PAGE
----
One of the leading sculptors of the post-Civil War period, Thomas Ball began his artistic career as a painter, but by 1850 he had turned to sculpture. He quickly established a reputation in this new medium with small plaster statuettes and portrait studies. His first work, a cabinet-size portrait bust of Swedish singer Jenny Lind, won such favor that Ball could not produce replicas swiftly enough.
Following a period of study and work in Italy from 1854 to 1857, the artist returned to the United States and soon began a monumental bronze equestrian statue of George Washington for Boston’s Public Garden. Also at this time, he executed this statuette of Henry Clay as a companion piece to the small bronze of Daniel Webster he had completed five years earlier. “To me it was not as successful,” wrote the artist about his Clay statuette.  Ball’s opinion is not one generally acknowledged when the two works are compared, however, because his Clay has precisely the animation that his Webster lacks.
A relaxed pose, both alert and poised, shows Clay’s tall, lanky body to good effect. Clay seems to turn toward his audience while unrolling the pages of a speech or, more probably, a resolution. The distinctive head is vigorously modeled, with broad mouth, straight nose, wide-spaced eyes, and an expansive brow bracketed by markedly depressed temples. At the opposite end of the body are Clay’s remarkably large feet. The attention to accuracy in the feet, as in the head, is characteristic of Ball and is found also in the costume. Yet somehow the detail in the costume is not distracting, as it is in the Webster statuette. Creases and stretches are fitted to a governing rhythm and contribute to the whole effect. Ball clearly profited from his study of Italian sculpture.
The statue is, of course, posthumous: Ball had no more opportunity to take Clay’s likeness from life than he had Webster’s. His sources were the existing paintings, sculptures, and lithographs of the statesman. For instance, Joel T. Hart, another American sculptor then active in Florence, had completed his life-size, full-length marble statue of Clay in Italy during the 1850s. Hart had become Ball’s good friend, and Ball must have been intimately familiar with the statue, which may have been the inspiration for creating his own likeness of Clay.
The abbreviated column beside Clay signifies Fortitude, as it does for Ball’s statuette of Webster. (The classical personification of “Fortitude” later acquired the column as an attribute from the biblical account of Samson sacrificing himself to save the Hebrew people by pulling down the columns supporting the Philistines’ temple.) The two or three papers Clay holds may have had a specific reference to a resolution he offered in the House in 1821 as Speaker. Throughout his life, Clay remained famous for his resolution in support of emerging South American colonies “struggling to burst their chains.”  He is still honored in South America for his passionate support of independence there.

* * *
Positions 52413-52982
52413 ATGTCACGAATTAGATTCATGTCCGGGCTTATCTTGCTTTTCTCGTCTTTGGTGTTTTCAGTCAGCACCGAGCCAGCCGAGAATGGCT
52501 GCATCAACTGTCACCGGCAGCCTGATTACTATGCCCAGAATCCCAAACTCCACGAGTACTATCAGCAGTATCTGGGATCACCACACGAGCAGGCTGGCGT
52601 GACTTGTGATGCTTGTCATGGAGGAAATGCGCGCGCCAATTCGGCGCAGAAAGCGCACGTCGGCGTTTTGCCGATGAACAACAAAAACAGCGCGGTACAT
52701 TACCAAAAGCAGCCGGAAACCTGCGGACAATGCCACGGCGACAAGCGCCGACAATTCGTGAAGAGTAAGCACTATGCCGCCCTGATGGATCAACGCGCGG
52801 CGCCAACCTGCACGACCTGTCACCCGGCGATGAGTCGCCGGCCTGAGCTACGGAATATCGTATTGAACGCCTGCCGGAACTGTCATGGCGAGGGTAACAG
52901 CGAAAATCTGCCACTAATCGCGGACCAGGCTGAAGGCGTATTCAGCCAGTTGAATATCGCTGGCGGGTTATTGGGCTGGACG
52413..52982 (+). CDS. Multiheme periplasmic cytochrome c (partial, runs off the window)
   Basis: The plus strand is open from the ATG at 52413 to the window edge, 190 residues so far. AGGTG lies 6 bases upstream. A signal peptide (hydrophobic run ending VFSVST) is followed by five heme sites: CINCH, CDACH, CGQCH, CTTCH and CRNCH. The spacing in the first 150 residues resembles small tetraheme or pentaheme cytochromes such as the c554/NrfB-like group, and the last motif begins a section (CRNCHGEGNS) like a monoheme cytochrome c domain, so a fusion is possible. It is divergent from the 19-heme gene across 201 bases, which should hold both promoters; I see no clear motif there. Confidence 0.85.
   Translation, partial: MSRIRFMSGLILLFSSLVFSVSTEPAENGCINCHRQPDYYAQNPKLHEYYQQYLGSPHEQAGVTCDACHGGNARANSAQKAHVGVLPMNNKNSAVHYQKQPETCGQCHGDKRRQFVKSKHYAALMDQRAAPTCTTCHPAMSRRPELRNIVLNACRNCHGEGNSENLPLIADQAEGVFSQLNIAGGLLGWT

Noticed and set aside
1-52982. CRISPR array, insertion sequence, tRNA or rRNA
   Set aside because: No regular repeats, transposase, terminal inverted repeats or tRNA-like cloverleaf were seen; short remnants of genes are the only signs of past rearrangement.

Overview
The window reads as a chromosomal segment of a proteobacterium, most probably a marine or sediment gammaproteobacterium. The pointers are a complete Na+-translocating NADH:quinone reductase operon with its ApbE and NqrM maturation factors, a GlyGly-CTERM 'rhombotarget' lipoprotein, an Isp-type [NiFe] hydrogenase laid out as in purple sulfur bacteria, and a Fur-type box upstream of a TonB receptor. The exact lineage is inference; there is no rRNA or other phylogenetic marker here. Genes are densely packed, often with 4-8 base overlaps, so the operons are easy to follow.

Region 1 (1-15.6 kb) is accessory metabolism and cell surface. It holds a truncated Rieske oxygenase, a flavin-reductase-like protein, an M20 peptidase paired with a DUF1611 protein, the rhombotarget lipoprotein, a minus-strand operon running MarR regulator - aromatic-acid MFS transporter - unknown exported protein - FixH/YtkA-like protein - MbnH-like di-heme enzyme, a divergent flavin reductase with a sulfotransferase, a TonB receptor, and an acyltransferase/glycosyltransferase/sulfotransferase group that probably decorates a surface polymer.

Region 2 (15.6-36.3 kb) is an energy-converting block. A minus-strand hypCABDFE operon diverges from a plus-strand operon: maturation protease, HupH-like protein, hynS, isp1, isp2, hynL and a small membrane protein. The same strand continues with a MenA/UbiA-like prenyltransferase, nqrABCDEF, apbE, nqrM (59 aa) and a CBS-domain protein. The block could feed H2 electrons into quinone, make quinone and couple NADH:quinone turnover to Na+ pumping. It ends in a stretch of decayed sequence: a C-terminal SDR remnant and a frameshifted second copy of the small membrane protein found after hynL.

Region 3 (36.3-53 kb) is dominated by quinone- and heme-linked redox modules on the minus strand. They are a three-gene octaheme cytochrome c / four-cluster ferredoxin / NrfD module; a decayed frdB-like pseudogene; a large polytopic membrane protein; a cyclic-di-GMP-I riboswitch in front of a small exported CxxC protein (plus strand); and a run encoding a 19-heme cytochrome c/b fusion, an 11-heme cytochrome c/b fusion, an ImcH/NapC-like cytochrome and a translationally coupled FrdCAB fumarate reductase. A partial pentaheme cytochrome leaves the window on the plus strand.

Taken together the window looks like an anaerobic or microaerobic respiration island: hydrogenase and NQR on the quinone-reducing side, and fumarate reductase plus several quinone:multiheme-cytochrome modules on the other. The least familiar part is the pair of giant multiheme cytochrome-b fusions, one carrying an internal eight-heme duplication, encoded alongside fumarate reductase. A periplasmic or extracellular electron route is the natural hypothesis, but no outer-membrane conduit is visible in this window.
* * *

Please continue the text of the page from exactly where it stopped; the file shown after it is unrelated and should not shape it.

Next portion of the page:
As he had with his statuette of Webster, Thomas Ball claimed and assigned the patent for “a new and useful design for a statuette of Henry Clay” to George W. Nichols of New York City on November 9, 1858. Nichols turned again to the Ames foundry in Chicopee, Massachusetts, for the casting. The pragmatic drawing, prepared by the examiner for the U.S. Patent and Trademark Office, is keyed with letters referencing Ball’s description in the patent application.
Thomas Ball’s career continued to flourish, and he received many lucrative commissions throughout his life. His public monuments include the Emancipation Group in Lincoln Park in Washington, D.C., statues of Charles Sumner and Josiah Quincy in Boston, and the sculpture of Daniel Webster for New York’s Central Park. Other bronze copies of the Clay statuette are in the collections of the White House, the North Carolina Museum of Art in Raleigh, and the Newark Museum in New Jersey.
1. Thomas Ball, My Threescore Years and Ten: An Autobiography (1892; reprint, New York: Garland, 1977), 209.
2. Henry Clay, Life and Speeches of the Honorable Henry Clay, vol. 1, edited by Daniel Mallory (New York: Robert P. Bixby, 1843), 324.